Rwanda’s Catholic Church said it hopes to reach agreement with the government of President Paul Kagame after senior officials accused the church of hampering birth control policy by refusing contraception and abortion at its hospitals and clinics.
“What’s important is for people to know we are in a dialogue. Once we are done with talks, we’ll come up with a clear agreement,” Bishop Philippe Rukamba of Butare, bishops’ conference president, told Rwanda’s The New Times daily July 22.
“Under our current accord, we have many provisions, from use of medicines to management of staff and infrastructure, and in these ongoing talks, we will also discuss the provision of family planning services,” the bishop said. “Without dialogue, people start being confrontational, and that isn’t needed.”
Rukamba spoke after meeting government officials in the capital Kigali to discuss accusations that Catholic teaching was impeding government attempts to restrict population growth.
In a June 21 meeting at the parliament, Rwanda’s health minister, Diane Gashumba, said she had attempted to “educate the church” about the need for “full family planning services,” including contraception, at all health facilities, but said the church was “frustrating efforts to control births” by “allowing only natural contraception.”
“We can’t continue with a situation where health care professionals trained and paid by the government can’t do their job because the church has prevented them,” the minister told legislators.
“Our many consultations with church leaders haven’t produced any useful results. It’s time our constitution was respected and our country’s laws enforced, since dialogue with the church hasn’t worked,” she said.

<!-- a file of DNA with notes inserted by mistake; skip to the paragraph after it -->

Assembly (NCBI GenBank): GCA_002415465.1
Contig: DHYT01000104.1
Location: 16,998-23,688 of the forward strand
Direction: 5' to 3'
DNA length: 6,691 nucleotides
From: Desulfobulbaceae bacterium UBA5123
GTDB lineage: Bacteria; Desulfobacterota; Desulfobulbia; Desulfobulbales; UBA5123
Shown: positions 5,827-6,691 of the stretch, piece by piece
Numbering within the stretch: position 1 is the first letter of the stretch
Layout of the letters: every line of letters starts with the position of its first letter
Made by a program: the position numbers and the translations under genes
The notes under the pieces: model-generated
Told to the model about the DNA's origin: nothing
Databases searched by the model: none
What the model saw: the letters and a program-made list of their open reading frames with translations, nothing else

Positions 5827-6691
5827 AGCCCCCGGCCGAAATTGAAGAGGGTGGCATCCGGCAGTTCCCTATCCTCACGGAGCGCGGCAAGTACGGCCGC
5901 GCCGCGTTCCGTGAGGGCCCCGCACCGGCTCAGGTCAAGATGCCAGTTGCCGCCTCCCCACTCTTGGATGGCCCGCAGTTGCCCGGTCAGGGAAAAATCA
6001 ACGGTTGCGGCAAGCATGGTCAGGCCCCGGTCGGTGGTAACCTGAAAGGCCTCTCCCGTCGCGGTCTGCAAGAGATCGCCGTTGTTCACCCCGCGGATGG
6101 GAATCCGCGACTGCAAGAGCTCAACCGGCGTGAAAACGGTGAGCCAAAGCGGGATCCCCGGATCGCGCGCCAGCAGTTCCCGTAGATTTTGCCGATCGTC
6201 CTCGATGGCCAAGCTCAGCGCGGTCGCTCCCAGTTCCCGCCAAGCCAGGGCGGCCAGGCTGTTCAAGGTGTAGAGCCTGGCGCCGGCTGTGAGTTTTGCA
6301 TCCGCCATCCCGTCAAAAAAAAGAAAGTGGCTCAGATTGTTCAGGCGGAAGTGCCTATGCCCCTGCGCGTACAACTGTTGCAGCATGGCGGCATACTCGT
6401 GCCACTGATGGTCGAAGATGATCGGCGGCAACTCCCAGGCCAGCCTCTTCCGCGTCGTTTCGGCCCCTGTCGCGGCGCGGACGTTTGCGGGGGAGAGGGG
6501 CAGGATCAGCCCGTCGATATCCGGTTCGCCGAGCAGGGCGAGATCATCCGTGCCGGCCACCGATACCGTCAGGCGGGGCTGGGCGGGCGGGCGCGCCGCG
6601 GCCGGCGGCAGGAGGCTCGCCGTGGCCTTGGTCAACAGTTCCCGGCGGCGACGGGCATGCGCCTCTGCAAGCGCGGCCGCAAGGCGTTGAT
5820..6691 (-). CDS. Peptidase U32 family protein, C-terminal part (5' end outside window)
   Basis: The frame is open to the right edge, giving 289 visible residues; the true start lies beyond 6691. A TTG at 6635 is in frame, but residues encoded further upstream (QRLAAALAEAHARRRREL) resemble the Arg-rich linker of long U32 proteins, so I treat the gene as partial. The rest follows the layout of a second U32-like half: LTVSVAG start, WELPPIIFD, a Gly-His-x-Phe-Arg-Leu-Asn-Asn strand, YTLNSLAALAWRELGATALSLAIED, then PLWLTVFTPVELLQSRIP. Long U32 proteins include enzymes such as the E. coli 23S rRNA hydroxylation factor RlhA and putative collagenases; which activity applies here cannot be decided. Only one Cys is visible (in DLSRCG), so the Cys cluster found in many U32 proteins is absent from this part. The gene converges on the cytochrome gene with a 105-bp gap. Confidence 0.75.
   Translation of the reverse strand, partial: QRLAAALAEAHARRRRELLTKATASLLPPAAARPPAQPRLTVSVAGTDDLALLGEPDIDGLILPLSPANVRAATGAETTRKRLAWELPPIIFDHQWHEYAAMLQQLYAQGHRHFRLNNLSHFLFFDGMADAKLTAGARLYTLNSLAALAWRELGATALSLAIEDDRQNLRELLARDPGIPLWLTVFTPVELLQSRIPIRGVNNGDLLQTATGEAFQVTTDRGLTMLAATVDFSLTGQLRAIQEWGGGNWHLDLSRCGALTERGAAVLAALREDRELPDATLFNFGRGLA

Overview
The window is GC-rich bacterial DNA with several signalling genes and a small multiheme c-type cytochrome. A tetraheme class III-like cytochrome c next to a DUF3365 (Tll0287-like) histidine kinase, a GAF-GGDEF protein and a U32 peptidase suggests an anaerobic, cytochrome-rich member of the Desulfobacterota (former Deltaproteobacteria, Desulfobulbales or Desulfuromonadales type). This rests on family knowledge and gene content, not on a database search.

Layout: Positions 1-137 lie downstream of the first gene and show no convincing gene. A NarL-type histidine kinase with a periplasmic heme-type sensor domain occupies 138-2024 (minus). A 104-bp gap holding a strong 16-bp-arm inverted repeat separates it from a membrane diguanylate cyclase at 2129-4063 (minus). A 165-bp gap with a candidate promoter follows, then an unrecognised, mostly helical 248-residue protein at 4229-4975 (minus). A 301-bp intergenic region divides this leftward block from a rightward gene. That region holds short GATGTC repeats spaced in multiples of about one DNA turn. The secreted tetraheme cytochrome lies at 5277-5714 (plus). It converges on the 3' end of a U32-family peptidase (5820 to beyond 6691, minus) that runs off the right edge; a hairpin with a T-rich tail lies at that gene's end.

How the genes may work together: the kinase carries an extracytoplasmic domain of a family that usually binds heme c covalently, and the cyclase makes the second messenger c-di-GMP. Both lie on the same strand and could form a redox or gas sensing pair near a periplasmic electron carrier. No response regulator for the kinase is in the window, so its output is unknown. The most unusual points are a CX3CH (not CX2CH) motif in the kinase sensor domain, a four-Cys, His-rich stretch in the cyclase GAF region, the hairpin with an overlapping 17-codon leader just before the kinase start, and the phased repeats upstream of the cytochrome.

Rwanda is Africa’s most densely population country. Catholics comprise half of the country’s 12.2 million people.
The church runs a third of all hospitals and clinics, many with state-paid medical staff, although many Catholic facilities adjoin government-run “health posts” that provide contraception and abortion.
In a pastoral message in October, the bishops’ conference said the country was “threatened by a pandemic of promiscuity,” that endangered “human life, the family and even the entire country.”
The message said any turn to abortion risked divine punishment.
“We hope the state will not force doctors in public hospitals to facilitate abortion contrary to their objection of conscience,” the bishops said.
“We would like tell all staff in our medical centres that we can never allow this sin of abortion, and we want Christian doctors to take the lead in protecting life,” they said.
However, a November report by Rwanda’s Senate warned that religious beliefs were “derailing birth control,” alongside poor policy planning and coordination.
Meanwhile, Rwandan Prime Minister Edouard Ngirente said the government planned to build 1,700 more “health posts” by 2024, pending arrangements with the Catholic Church, according to The New Times.
Four-fifths of Rwandans work in agriculture, with about 44 percent living below the poverty line, according to the United Nations.
A government program, launched in 2006, seeks to cut fertility levels from 5.8 children per woman in 2000 to 2.3 by 2050.